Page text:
Skip to content

Koh Tao History

Koh Tao history is rich and fascinating, but despite many locals being happy to tell stories of old. Much of the island’s past remains unknown to many visitors…

The 1800s

Koh Tao was first noted on maps in the 1820s, although at the time its name was Bardia or Pulo Bardia. The adjacent islands of Koh Phangan and Koh Samui were formerly referred to as Sancory and Carnom/Pulo Carnom, respectively.

While still largely uninhabited save for a few overnight stays by drifting fishermen. In June 1899, His Majesty King Chulalongkorn (Rama V) paid a visit to Koh Tao. The king’s initials were carved into Jor Por Ror rock at the southern end of Sairee Beach. This site became known as Rama V Rock. This was a pivotal and important point in Koh Tao history. To this day Rama Rock remains an important site of worship for local and visiting Thais alike. 

The 1900s

In 1943 Koh Tao was used as a political prison. It housed those who were part of an uprising on Koh Tarutao. Life was difficult, food was scarce, and many prisoners contracted Malaria. In 1944, all detainees were set free and went back to the mainland, resulting in Koh Tao becoming uninhabited once more.

Shortly after, Koh Tao saw its first permanent inhabitants start to settle. The first settlers were fishermen and families from neighbouring islands. They lived simply by fishing and cultivating the land for coconut trees and vegetables. During that period, it is mentioned that numerous turtles inhabited the island, making their way onto the beaches to nest and lay eggs. Koh Tao means ‘Turtle Island in Thai. Many scholars of Koh Tao history believe this is the reason the island was given its name. 

In the 1970s the first tourists started to arrive, although there were no ferry services available. Visitors had to hitch a ride on fishing trawlers and cargo boats. Despite its accessibility issues, both the local and tourist population grew steadily throughout the ’80s, and by the ‘90s there were commercial ferries, a range of local shops and services, and a few scuba diving centres had opened up on the island. By the mid 90s Koh Tao had firmly established itself as Thailand’s leading scuba diving destination. It remains popular among travellers looking for a real rustic island vibe and a simple, relaxed environment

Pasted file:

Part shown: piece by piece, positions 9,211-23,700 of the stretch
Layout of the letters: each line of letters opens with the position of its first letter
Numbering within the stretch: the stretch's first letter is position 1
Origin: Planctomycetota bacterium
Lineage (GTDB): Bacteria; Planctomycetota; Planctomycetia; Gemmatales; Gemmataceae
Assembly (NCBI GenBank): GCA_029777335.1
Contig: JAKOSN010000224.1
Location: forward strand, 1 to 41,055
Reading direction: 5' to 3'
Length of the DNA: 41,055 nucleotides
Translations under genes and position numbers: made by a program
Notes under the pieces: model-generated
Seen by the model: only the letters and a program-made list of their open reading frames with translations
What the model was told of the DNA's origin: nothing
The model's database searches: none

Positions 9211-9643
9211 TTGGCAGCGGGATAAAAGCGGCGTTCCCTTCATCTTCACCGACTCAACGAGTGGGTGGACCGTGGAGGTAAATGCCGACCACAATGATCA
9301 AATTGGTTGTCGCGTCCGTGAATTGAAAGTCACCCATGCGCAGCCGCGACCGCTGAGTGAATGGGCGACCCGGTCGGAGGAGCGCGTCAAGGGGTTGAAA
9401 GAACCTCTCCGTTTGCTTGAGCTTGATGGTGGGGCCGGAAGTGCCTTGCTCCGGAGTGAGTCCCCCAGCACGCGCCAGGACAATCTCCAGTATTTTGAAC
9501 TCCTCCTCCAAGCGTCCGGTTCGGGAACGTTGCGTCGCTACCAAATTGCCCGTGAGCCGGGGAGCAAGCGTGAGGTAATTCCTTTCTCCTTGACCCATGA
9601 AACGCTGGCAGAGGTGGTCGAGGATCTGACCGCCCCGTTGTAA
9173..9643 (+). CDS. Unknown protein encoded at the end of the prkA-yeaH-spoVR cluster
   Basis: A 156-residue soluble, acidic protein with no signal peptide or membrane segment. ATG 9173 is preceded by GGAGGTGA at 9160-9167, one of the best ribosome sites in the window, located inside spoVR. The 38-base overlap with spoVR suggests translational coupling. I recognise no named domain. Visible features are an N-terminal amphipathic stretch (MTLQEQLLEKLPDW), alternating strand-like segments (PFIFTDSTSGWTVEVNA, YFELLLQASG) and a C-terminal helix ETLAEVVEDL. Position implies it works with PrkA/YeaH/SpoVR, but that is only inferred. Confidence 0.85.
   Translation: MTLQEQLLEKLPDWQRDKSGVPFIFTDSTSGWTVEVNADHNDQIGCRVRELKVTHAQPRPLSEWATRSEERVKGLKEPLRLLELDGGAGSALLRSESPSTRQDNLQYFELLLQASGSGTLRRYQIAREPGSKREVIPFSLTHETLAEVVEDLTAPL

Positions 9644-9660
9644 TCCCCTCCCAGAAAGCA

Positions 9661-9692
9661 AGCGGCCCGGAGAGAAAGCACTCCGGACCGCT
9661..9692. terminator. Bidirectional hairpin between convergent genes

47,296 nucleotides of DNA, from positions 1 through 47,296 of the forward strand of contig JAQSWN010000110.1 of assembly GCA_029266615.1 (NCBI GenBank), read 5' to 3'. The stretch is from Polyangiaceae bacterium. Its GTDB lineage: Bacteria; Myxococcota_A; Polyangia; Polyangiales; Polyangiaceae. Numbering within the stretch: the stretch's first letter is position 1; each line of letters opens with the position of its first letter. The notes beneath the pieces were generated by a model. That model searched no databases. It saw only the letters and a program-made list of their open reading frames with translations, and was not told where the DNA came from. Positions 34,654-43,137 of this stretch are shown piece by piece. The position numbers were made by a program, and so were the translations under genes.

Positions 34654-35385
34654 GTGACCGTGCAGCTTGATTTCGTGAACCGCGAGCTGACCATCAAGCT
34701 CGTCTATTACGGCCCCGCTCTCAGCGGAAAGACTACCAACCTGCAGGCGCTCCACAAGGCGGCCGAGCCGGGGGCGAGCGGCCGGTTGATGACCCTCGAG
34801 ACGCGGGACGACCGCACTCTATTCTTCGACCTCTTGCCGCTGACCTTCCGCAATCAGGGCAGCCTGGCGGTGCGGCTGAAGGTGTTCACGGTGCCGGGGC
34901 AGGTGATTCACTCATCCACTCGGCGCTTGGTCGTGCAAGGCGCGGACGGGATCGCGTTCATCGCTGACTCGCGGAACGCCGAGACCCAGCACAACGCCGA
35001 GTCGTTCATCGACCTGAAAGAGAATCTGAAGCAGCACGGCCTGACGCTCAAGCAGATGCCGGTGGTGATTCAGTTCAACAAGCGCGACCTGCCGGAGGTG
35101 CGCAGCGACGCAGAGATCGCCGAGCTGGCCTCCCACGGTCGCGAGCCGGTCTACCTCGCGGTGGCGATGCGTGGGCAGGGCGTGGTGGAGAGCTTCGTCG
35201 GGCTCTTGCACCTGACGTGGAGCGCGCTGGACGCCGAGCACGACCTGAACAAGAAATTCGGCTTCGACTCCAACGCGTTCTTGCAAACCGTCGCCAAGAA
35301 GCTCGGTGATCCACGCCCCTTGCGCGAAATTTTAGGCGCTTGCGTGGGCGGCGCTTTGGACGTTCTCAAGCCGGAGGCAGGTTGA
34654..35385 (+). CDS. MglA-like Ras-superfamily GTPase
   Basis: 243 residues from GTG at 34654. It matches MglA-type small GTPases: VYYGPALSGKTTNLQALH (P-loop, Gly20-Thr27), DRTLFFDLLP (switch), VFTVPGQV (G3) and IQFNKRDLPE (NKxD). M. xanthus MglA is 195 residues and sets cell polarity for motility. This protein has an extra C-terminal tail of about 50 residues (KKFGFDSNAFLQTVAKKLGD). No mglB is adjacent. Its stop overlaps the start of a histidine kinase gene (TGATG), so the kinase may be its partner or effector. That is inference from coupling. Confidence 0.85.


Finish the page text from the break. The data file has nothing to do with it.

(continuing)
The 2000’s 

As time went on the island continued to develop, and soon there were many more dive centres, 24-hour electricity, and more diverse offerings in terms of accommodation, activities, and services

Transitioning from the historical overview of Koh Tao, let’s skip ahead to the present day, where the island continues to exude its delightful tropical atmosphere. However, there is now a great deal more choice when it comes to accommodation, services, and facilities. While classic wooden beach bungalows remain available, there is now a diverse range of accommodation options, including hotels, hostels, and villas. There is also much more choice when it comes to adventures and activities. No longer just an island for scuba diving courses. Koh Tao is also popular for snorkel trips, freediving, rock climbing and bouldering, yoga, cooking courses, fishing trips, hiking tours, and many more activities

Island Travel would like to credit and thank Khun Visid Hongsombud for allowing us to use his amazing Koh tao history pictures, kap kun krub.

Mae Haad clock tower area
Mae Haad Clock Tower
Mae Haad Pier
Mae Haad Piers
Old and new photos of Sairee Beach, Koh Tao shot facing North
Sairee Beach Facing North
Old and new photo of Sairee Village Koh Tao
Sairee Crossroads
Old and new photos of Sairee Beach
SaireeBeach Facing South
Old & new Shark Bay, Koh Tao
Shark Bay Haad Tien